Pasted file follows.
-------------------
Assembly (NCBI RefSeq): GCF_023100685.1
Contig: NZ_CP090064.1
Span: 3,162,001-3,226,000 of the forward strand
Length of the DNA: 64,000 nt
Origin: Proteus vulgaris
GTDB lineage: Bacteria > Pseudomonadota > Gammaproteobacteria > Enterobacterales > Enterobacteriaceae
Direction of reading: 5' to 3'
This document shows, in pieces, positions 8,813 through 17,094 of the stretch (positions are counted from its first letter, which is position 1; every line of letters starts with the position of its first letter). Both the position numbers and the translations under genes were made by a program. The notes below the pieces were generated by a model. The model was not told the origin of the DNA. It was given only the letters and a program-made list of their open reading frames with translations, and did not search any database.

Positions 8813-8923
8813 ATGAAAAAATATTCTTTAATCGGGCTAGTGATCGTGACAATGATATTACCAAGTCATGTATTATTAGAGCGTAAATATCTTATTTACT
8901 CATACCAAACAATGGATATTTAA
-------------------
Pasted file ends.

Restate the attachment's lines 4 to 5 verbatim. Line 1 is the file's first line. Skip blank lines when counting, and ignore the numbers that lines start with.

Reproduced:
Length of the DNA: 64,000 nt
Origin: Proteus vulgaris